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WASHINGTON (Sep 24, 2018) -
Exercise and physical activity are of vast global importance to prevent and control the increasing problem of heart disease and stroke, according to a review paper published today in the Journal of the American College of Cardiology. This paper is part of an eight-part health promotion series where each paper will focus on a different risk factor for cardiovascular disease.
Physical inactivity is considered one of the leading modifiable risk factors for heart disease, along with smoking status and high low-density lipoprotein (LDL) cholesterol levels. A 2012 study found physical inactivity accounted for 9 percent of premature deaths worldwide and was shown to be the reason behind 6 percent of coronary heart disease, 7 percent of Type 2 diabetes and 10 percent of both breast and colon cancer diagnoses.
In this systematic review, the authors compiled the results of 25 published reviews that addressed both personal and environmental variables related to physical activity to determine how health care professionals can empower patients to adhere to a heart-healthy lifestyle.
"Proper physical activity should be a lifelong commitment," said Gerald Fletcher, MD, professor of medicine and cardiovascular disease at Mayo Clinic Florida and the review's lead author. "The benefits of being physically active exist regardless of sex, ethnicity or age. The most active individuals have an approximate 40 percent lower risk of developing heart disease than those who do not exercise at all."
To benefit overall heart health, current guidelines recommend at least 150 minutes of moderate-intensity or 75 minutes of vigorous-intensity aerobic exercise per week. Aerobic forms of exercise have been shown to lower systolic and diastolic blood pressure as much as 15 and 9 mmHg, respectively, among hypertensive patients, as well as reduce ischemic stroke risk and decrease LDL levels with the aid of a proper diet.
Sedentary behaviors (e.g. sitting in front of a computer or watching television) occupy almost eight hours of the average person's day, but replacing one hour of sitting time with an equal amount of activity has been shown to effectively lower all-cause mortality. The researchers recommend incorporating more daily lifestyle activities into the day, such as yard work, household chores, or walking/biking to and from work. The authors list stand-up desks, stand-up conference rooms with no chairs and using the stairs instead of an elevator as a few of the ways a work environment can promote physical activity for its employees.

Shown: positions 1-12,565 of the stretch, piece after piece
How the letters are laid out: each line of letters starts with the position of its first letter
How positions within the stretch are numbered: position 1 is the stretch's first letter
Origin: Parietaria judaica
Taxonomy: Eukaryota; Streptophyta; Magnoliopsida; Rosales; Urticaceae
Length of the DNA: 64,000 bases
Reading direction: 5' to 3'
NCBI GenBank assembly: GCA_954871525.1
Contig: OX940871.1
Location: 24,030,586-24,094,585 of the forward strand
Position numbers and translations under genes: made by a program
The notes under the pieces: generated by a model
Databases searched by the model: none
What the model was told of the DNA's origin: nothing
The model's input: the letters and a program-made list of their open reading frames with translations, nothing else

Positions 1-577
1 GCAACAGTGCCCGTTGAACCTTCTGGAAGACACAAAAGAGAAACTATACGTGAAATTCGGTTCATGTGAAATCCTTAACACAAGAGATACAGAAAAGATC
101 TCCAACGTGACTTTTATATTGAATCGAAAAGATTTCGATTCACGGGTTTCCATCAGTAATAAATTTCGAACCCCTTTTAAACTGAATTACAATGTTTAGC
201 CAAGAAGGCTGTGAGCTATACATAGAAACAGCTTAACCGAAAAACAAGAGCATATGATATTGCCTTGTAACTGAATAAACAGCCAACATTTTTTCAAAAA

According to the review, both in-patient and out-patient cardiac rehabilitation have also been shown to successfully reduce all-cause mortality and empower heart disease patients to combat modifiable cardiac risk factors. The success of these preventive programs heavily relies on the patient's commitment to changing sedentary behaviors and consistent follow-up from the patient's health care provider.
“Just like medication, the right form of physical activity has to be specialized for each patient. Physical activity is no different from smoking cessation or eating a heart-healthy diet,” said Fletcher. “It is up to health care professionals to set an example for their patients in all aspects of life.”
The American College of Cardiology envisions a world where innovation and knowledge optimize cardiovascular care and outcomes. As the professional home for the entire cardiovascular care team, the mission of the College and its more than 52,000 members is to transform cardiovascular care and to improve heart health. The ACC bestows credentials upon cardiovascular professionals who meet stringent qualifications and leads in the formation of health policy, standards and guidelines. The College also provides professional medical education, disseminates cardiovascular research through its world-renowned JACC Journals, operates national registries to measure and improve care, and offers cardiovascular accreditation to hospitals and institutions. For more, visit acc.org.
The Journal of the American College of Cardiology ranks among the top cardiovascular journals in the world for its scientific impact. JACC is the flagship for a family of journals—JACC: Cardiovascular Interventions, JACC: Cardiovascular Imaging, JACC: Heart Failure, JACC: Clinical Electrophysiology and JACC: Basic to Translational Science—that prides themselves in publishing the top peer-reviewed research on all aspects of cardiovascular disease. Learn more at JACC.org.